Jason Grotto, a reporter with the Chicago Tribune, published a series on Chicago’s broken pension system. In his case, the city had over 600 pension plans for police and fireman, and had been underfunded by the state for years.
Resources for reporters:
These contain key information about the public pension, including liabilities and assets. Reporters can then use this data to create graphics that show readers how liabilities have increased over time.
These funds are managed by middlemen who negotiate between the state legislature and the workers, or unions. Grotto said they were key sources who knew exactly what the pension was doing and were often caught in the middle of the needs of the state and the unions.
The pension laws a state uses determine the behavior of the fund. Cities may alter their law in order to save money by creating incentives to encourage employees to retire early. In the case of Chicago, the mayor made the claim the city was financial secure because they were not firing people.
But more early retirement also means less people are paying into the fund and more people are drawing from it for longer than estimated,
The laws could also be changed to allow pension holidays, which allows the city to not pay into the fund for a year. While beneficial to a city that may be suffering from the economic downturn, this creates an even greater liability for the state to have to pay off later.
Pensions do not go unfunded all by themselves. Legislators have a key role in that they are the ones who determine how much they and the employee will pay into the fund. The legislature also decides when and how to amend the codes these pensions are governed by.
Legislators, however, often distance themselves from the issue because it is not politically advantageous to anger unions or cause layoffs.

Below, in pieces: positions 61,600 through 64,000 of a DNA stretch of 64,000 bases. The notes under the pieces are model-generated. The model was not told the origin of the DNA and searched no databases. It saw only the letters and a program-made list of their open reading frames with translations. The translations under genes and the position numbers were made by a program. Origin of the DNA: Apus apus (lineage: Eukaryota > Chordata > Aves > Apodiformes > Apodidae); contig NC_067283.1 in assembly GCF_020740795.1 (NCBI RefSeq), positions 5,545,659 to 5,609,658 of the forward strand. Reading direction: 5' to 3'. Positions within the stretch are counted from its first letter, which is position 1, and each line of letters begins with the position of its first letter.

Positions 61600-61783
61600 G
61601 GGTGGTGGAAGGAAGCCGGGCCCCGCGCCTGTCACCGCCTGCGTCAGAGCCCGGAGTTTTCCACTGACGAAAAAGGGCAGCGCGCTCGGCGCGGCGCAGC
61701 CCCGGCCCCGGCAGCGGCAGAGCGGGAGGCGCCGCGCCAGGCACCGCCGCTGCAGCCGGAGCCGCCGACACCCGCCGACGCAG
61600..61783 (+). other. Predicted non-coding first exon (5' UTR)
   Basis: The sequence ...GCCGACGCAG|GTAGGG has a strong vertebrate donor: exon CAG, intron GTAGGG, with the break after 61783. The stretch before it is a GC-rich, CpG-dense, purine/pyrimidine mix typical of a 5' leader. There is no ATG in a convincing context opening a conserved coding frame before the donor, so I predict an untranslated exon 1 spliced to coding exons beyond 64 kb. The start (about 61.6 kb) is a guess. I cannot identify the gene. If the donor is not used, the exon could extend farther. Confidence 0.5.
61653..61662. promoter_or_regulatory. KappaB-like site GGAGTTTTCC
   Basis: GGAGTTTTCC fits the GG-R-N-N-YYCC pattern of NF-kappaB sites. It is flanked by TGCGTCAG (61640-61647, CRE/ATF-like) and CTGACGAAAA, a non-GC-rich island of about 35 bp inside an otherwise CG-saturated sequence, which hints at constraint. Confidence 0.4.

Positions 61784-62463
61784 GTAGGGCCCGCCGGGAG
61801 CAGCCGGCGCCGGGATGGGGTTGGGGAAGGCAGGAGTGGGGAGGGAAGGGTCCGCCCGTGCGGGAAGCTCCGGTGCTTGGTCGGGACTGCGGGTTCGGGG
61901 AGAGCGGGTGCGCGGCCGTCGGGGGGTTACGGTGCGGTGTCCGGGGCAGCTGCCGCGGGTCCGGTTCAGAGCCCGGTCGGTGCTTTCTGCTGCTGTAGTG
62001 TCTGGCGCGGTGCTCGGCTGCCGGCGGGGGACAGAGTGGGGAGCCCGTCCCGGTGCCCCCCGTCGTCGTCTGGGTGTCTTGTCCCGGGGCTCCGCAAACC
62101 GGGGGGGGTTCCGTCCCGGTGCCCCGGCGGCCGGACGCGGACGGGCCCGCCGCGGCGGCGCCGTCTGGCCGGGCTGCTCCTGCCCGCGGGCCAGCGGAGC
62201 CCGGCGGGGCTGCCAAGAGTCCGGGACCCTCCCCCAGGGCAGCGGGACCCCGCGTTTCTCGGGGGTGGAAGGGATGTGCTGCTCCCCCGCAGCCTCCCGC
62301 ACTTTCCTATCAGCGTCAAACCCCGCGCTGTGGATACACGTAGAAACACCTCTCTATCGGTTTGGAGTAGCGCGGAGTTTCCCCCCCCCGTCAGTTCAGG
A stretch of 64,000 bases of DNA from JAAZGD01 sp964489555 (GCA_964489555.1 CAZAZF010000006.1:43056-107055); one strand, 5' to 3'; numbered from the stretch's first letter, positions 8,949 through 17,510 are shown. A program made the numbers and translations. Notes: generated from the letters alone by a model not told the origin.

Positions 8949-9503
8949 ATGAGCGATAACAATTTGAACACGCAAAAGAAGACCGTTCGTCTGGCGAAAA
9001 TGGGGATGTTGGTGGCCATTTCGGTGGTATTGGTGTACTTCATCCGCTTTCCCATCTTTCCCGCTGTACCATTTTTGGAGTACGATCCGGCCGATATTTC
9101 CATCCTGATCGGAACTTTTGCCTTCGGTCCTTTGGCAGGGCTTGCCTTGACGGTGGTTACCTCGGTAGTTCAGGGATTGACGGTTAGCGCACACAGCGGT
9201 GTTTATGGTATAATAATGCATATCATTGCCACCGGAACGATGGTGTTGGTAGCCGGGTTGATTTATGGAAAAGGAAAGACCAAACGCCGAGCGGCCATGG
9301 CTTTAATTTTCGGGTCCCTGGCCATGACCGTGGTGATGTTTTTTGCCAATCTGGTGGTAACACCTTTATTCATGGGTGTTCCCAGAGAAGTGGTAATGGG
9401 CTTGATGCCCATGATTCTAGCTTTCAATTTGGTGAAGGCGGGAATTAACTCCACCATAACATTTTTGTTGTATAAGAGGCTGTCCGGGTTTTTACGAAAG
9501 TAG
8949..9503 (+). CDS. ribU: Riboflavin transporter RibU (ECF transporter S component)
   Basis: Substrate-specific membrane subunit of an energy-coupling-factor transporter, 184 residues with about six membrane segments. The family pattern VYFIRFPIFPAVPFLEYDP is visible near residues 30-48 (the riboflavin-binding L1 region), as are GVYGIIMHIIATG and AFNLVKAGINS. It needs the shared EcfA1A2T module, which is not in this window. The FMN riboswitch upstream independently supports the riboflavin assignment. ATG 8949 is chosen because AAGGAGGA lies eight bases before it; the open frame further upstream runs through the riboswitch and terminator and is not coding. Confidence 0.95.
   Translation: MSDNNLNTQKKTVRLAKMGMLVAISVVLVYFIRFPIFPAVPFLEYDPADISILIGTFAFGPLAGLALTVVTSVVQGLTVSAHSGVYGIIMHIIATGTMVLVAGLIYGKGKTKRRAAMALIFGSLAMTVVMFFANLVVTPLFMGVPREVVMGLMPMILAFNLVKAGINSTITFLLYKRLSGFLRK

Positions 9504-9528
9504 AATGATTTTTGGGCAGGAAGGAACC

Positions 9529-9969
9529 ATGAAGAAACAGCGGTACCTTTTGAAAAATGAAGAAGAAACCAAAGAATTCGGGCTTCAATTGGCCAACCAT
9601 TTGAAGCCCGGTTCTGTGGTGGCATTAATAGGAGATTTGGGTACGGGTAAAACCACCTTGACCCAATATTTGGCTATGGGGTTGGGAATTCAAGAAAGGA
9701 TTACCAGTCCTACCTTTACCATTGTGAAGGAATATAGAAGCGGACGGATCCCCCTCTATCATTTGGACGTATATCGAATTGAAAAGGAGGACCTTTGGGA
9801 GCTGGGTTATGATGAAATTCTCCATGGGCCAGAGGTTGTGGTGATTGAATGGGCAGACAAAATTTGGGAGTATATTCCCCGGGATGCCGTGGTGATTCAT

Any time the pension codes are changed, an Impact Statement must be filed. This contains information about how the change will affect the pension.
In Chicago’s case, however, Grotto said only 25 percent of instances where changes took place, over the 10 year span the newspaper examined, was an Impact Statement filed. This indicated that the impact these changes would have on the pension fund were often not known.
Many pensions began to take on more risk to reap bigger returns, especially during those times in the past 20 years when the stock market was taking its dramatic rise. But the shift from safer investments, like bonds, to stocks created issues where the fund was not making as much money as was projected.
The main vehicles for pensions are real estate and private equity. The nose dive these markets took in 2007 also impacted pensions. As these pensions lost money, losses which were compounded by overly high expectations for returns on investments, some would sell of core assets to make monthly payments owed to members.
These show how the pension works and how trustees made decisions for the pension.
Reporters should look for the consequences the pension might have on:
Public pensions are funded by the state and, therefore, funded by taxpayers. As the state must cut funds to help pay for the pension program, this could mean a reduction in state funding for other services.
Pensions are more than just a line-item on a budget, and can have far-reaching consequences for the state if they are mismanaged.
Some resources to learn more: